In order to prevent electric iield breakdown across the phosphor material, it may be desirable to imbed the phosphor material in a noneluminescent material having a relatively high dielectric strength, such as a polyamide [--COCH2CONH(CH2')6NH-l or methylmethacrylate. Such an embodiment is illustrated in Fig. 3 wherein the phosphor material 22 is imbedded throughout a separate dielectric material 36, which phosphor-dielectric layer is placed between the electro-des 2S and 34 as in the embodiment of Fig. 2. The phosphor and dielectric may be mixed in the ratio of 1 to 2, for example.

In Fig. 4 is illustrated a still further embodiment wherein the phosphor and dielectric material are incorporated as separate layers 22 and 5S. It 4is preferable that the phosphor material be positioned interiorly with respect to the dielectric material in order that the cathode rays are not impeded, although if a cathode ray transparent dielectric material is utilized, the arrangement of the separate layers does not matter. The dielectric material ofthe embodiment as illustrated in Fig. 4 may be a polyamide, as heretofore noted, or a transparent mica, for example, to mention a few of the acceptable materials. The primary requirement of the dielectric material isthat it have a very low vapor pressure, preferably about 2x10*5 mm. mercury or less, for example, and relatively high dielectric strength.

In Fig. 5 is illustrated a still further alternative embodiment wherein the thin, transparent conductive layer of tin oxide 28a is placed exteriorly of the window portion of the envelope and the phosphor material is placed on the interior side of the envelope. The second electrode 34 is placed over the phosphor, as illustrated in the embodiment of Fig. 2. It is desirable that the electrode 28a be protected by a plastic material, for example, although it may be unprotected and may be connected to the ground side of the A. C. supply to eliminate shock hazard. In either of the embodiments of Fig. 2 or Fig. 5, all that is required is that the layer of phosphor material be carried interiorly `with respect to the window 20, preferably continguous therewith and at most only separated therefrom by the electrode 28, and be positioned between the electrodes in order to be within the iniiuence of the luminescent-enhancing alternating field. The phosphor layer 22a, as illustrated in Fig. 5, may be deposited as a thin continuous iilm, such as is illustrated in Patent No. 2,709,765 to Koller. Alternatively, the construction as illustrated in Fig. 5 may incorporate a finely divided phosphor powder such as is illustrated in Figs. 2 through 4. Also, a thin continuous film of phosphor may be used in place of the phosphor powder in the constructions illustrated in Figs. 2.and 4.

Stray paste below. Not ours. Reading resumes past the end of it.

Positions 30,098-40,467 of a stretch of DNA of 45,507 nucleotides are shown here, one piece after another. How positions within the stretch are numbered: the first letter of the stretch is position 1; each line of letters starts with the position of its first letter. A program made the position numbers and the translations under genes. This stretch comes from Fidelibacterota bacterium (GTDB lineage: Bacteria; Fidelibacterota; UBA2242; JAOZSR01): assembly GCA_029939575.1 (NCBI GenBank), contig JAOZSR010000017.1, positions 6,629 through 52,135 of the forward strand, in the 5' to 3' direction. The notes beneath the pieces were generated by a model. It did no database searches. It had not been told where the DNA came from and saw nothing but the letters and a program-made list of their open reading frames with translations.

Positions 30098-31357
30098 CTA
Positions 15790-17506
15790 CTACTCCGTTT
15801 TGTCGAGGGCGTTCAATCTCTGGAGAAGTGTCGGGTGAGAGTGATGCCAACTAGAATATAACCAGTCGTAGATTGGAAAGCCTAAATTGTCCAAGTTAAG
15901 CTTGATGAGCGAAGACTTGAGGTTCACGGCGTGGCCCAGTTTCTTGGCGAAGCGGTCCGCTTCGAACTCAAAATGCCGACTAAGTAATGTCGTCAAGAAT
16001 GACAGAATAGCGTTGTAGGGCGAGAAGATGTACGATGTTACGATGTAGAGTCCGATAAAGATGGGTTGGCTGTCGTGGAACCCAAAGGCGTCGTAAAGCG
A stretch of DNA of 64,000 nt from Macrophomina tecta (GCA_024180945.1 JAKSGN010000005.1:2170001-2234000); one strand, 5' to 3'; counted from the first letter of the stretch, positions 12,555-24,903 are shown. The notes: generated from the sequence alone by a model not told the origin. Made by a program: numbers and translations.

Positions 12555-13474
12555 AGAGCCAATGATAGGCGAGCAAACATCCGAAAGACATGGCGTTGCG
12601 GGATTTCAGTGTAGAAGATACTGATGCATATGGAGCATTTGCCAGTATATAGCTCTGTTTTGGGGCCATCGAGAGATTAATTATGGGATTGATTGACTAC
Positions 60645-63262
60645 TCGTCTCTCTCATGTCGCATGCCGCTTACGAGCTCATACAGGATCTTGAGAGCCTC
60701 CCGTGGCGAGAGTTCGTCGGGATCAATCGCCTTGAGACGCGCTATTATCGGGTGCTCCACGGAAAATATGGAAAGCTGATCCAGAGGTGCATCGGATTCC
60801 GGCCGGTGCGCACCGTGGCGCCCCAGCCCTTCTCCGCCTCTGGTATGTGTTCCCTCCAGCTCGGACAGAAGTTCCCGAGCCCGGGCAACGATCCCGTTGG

Utilizing constructional details as heretofore illustrated and described, a phosphor screen brightness of arbitrary brightness units has been achieved under only cathode ray bombardment. Upon energizing the electric (7Zn1Cd)S X104 mole Mn and 0.5X10 2 mole Ag 'zii field and continuing the cathode ray bombardment, a

light output of 126 arbitrary brightness units is achieved. Thus a cathode ray enhancement of 26% has been achieved by the simultaneous influence of an alternating field.

It will be recognized that the objects of the invention have been achieved by providing a cathode-ray device wherein the brightness is increased.

While in accordance with the patent statutes, one embodiment of the invention has been illustrated and described in detail, it is to be particularly understood that the invention is not limited thereto or thereby.

We claim: v

l. A cathode-ray device comprising, a screen comprising iinely divided phosphor material of one of the group consisting of zinc sulfide and zinc-cadmium suliide and activated by one of the group consisting of manganese and manganese-silver, means for applying an alternating electric field across said phosphor screen, and means `for simultaneously bombarding said phosphor screen with cathode rays.

2. A cathode ray tube comprising an envelope having an enlarged bulbous portion terminating in a flattened transparent window and a neck portion, an electron gun mounted within said neck portion for generating a stream of electrons adapted to be projected toward said window, a conductive coating applied to the inner surface of said bulbous portion and extending to within a short distance of said electron gun and adapted 'to act as an accelerating electrode for creating an axial field within said envelope, electron deflecting means positioned about said neck portion and between said electron gun and said bulbous portion and adapted to have applied thereto a potential for causing said electron stream to scan sequentially elemental areas of said transparent window, said transparent window carrying a first transparent conducting layer, a layer comprising finely-divided phosphor` material carried interiorly Vof said window and in contiguous relationship therewith, a cathode ray Vtransmissive second electrically conductive layer carried over said phosphor layer, said phosphor exhibiting the property of sustained luminescence under excitation by cathode rays and sustained enhanced luminescence under the simultaneous influence of an alternating electric field, and said first and second electrically conductive layers being adapted to have applied thereto an alternating potential.